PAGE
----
Recently the bar model for our Galaxy has been an emerging consensus. Here, we investigate how a rotating bar-like bulge affects the global gas dynamics in a disk and compare the longitude-velocity (LV) maps from self-gravitating hydrodynamical simulations, which is based on Wada and Habe (1992), with observed maps of neutral hydrogen and carbon monoxide in the Galaxy. We found that the features on the numerical LV maps depend strongly on four factors: the pattern speed of the bar, the position angle of the Sun, the strength of the bar potential and the ratio of the gas mass to total dynamical mass. We conclude that our Galaxy has a rotating, weak, bar-like bulge (a/b ∼ 0.7) observed from nearly end on (θp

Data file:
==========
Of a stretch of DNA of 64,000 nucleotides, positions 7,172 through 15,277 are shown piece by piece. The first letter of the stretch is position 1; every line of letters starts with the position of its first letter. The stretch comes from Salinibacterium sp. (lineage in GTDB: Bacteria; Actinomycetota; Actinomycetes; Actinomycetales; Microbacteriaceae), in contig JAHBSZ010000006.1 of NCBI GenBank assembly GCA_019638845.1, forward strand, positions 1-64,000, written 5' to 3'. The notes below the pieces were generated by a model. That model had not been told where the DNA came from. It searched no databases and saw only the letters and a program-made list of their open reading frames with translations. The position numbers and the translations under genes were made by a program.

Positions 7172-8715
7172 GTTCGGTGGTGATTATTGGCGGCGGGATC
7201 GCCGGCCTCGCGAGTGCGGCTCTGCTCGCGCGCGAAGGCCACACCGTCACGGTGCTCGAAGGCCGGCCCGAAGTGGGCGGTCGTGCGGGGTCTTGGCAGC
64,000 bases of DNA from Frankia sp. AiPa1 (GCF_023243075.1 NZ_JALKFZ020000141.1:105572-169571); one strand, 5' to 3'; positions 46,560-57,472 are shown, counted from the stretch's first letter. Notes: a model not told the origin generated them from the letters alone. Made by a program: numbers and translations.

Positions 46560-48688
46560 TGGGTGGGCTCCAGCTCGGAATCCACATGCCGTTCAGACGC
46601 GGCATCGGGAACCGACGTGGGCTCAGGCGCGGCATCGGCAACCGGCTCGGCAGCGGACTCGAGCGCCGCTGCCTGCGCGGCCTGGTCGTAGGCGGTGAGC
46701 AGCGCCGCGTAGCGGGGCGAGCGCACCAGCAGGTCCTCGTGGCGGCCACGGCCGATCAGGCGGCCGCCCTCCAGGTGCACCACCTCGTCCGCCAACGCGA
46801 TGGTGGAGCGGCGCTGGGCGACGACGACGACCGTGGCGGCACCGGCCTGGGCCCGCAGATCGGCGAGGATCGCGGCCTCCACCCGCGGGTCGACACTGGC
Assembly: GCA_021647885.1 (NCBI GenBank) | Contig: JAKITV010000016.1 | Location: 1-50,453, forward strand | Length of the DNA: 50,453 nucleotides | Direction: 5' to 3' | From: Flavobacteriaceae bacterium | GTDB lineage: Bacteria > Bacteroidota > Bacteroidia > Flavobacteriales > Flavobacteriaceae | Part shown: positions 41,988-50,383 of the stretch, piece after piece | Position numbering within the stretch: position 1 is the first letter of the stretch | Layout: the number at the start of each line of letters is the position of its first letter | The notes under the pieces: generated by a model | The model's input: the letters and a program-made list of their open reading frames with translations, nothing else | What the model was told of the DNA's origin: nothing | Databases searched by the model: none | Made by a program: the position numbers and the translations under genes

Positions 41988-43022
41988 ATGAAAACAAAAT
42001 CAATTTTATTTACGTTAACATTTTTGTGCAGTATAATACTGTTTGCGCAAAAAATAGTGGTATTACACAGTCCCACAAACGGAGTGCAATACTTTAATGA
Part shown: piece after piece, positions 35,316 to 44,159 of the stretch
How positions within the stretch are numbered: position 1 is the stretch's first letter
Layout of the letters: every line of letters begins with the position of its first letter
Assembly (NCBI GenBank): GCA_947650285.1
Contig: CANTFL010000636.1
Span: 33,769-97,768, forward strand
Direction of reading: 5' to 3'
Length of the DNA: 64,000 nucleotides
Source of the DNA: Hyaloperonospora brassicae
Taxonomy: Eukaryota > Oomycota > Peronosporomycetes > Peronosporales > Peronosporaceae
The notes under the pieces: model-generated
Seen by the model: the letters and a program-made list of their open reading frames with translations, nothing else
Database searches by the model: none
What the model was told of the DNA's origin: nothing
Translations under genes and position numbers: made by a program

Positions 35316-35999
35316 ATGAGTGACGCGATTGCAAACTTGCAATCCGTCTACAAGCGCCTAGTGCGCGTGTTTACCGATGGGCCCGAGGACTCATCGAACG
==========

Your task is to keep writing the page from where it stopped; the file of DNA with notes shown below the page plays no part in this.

< 20°). The allowed range of pattern speed of the bar is surprisingly narrow (19±5 km s−1 kpc−1) and is consistent with recent observations of bulge stars. Self-gravity of the interstellar matter is needed to account for the observed molecular ring at a radius of ∼ 4 kpc even if the gas mass fraction to the dynamical mass is small (about 5%).